Inflammatory responses are the body’s way of dealing with threats, but when inflammation becomes a constant, it is detrimental to health. But thanks to new research, scientists now believe they may have found a way to flip what they’re calling an inflammatory “off switch.”
Chronic inflammation plays a part in the development of conditions such as diabetes, cancers, Alzheimer’s and Parkinson’s and can play a significant role in other negative health outcomes. The research, published in the journal Cell Metabolism, provides yet another avenue for scientists to develop treatments that could lead to the advancement of medicinal approaches to antiaging.
The focus of the research is on what is known as NLRP3, a group of immune proteins responsible for detecting infections and threats to the system and then triggering the body’s inflammatory response. When NLRP3 doesn’t switch off, therein lies the problem.
How to Switch Off Inflammation
Through a process called deacetylation, where a fragment of molecular matter is removed, researchers have found they can switch off the inflammasome.
What they discovered was that a protein called SIRT2 acted as the switch to activate NLRP3. Researchers then went about creating a breed of mice that were unable to produce SIRT2, and then monitored their health over the course of two years in comparison to a control group. They found that the test animals experienced higher levels of inflammation and insulin resistance.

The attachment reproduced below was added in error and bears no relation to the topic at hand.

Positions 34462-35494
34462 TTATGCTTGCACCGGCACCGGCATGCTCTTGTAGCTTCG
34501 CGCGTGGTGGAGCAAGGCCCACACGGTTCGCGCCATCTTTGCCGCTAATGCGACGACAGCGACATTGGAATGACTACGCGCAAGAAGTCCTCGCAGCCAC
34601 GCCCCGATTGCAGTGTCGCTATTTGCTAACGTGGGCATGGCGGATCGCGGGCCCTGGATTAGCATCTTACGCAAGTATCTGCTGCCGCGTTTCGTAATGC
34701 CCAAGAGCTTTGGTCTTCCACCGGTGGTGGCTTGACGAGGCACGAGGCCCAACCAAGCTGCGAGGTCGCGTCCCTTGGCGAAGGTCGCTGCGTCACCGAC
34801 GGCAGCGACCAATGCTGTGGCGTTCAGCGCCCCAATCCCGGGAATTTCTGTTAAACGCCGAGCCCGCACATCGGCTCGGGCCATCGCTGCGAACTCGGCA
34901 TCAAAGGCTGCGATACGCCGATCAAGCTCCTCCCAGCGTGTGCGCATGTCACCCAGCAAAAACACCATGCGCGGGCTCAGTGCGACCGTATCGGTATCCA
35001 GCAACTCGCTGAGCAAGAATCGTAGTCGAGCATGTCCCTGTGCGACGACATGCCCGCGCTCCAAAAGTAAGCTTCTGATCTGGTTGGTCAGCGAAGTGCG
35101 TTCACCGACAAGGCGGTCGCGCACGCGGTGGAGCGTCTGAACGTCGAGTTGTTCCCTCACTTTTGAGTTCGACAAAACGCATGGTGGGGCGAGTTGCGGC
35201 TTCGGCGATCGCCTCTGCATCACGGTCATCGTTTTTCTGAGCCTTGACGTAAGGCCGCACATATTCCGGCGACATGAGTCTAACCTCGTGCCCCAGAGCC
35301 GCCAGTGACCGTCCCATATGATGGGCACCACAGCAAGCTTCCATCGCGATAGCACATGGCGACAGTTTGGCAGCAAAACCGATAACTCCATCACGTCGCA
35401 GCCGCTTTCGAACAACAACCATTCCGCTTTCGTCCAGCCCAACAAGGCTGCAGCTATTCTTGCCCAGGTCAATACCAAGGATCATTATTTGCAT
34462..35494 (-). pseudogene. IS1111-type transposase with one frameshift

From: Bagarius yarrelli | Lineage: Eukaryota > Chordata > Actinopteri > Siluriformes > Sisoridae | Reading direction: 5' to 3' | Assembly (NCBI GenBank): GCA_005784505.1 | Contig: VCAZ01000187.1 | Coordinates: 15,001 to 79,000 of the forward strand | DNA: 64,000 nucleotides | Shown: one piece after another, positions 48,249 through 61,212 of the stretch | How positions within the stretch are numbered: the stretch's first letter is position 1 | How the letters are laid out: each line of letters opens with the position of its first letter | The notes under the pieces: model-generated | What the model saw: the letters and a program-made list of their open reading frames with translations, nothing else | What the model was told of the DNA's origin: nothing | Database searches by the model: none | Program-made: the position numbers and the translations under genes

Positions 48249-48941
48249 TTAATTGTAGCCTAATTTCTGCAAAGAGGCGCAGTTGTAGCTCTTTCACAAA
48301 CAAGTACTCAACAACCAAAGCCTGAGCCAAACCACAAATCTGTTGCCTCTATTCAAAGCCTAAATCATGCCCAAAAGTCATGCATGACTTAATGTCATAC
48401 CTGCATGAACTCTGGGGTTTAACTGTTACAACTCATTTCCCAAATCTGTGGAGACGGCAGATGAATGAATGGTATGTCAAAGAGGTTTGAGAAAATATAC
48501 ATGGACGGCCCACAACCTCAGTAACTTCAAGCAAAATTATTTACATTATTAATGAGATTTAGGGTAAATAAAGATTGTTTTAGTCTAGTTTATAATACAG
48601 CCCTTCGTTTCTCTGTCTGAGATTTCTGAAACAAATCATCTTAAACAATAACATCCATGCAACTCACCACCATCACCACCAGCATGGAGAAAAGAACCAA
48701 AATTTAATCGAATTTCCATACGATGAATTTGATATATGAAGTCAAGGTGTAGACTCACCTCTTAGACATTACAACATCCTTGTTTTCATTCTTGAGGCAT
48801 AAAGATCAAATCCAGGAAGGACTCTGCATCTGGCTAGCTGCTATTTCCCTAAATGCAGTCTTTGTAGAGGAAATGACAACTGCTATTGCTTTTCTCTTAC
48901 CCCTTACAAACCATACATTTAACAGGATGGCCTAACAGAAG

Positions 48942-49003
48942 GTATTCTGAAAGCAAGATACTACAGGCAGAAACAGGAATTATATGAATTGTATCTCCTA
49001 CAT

In other tests, they simply compared acetylated and deacetylated versions of NLRP3 and examined results after six weeks. They found that the mice with deacetylated NLRP3 had lower inflammation and better insulin resistance.
The goal is to eventually develop treatments solutions, be it pharmacologic or another form of therapy for chronic inflammation. One reason this interests researchers to such an extent is that in the last year, several Alzheimer’s studies that held a great deal of promise have failed.
The Implications of Controlling Inflammation
Few processes contribute more to the aging process than inflammation. The effects of manipulating inflammatory response will be interesting as scientists continue to pursue treatments that can reverse aging as well as many of the conditions that come with it.
Some important questions this research may help answer include:
- How inflammatory mediators such as NLRP3 behave differently with age, and how that change contributes to disease
- How normal cellular changes related to aging can trigger inflammatory response
- What effect does chronic or acute inflammation resulting from disease or dysfunction have on further cellular dysfunction?
The current research is quickly advancing. Thus far, scientists have discovered five NLRP3 inhibitors that are being used in clinical practice or looked at in clinical trials, according to a review published in the journal Cell Death & Disease. The search for an inhibitor that can aide in the treatment of diseases goes on, but simply identifying inhibitory agents specific to NLRP3 is expected to provide therapeutic strategies that hold promise.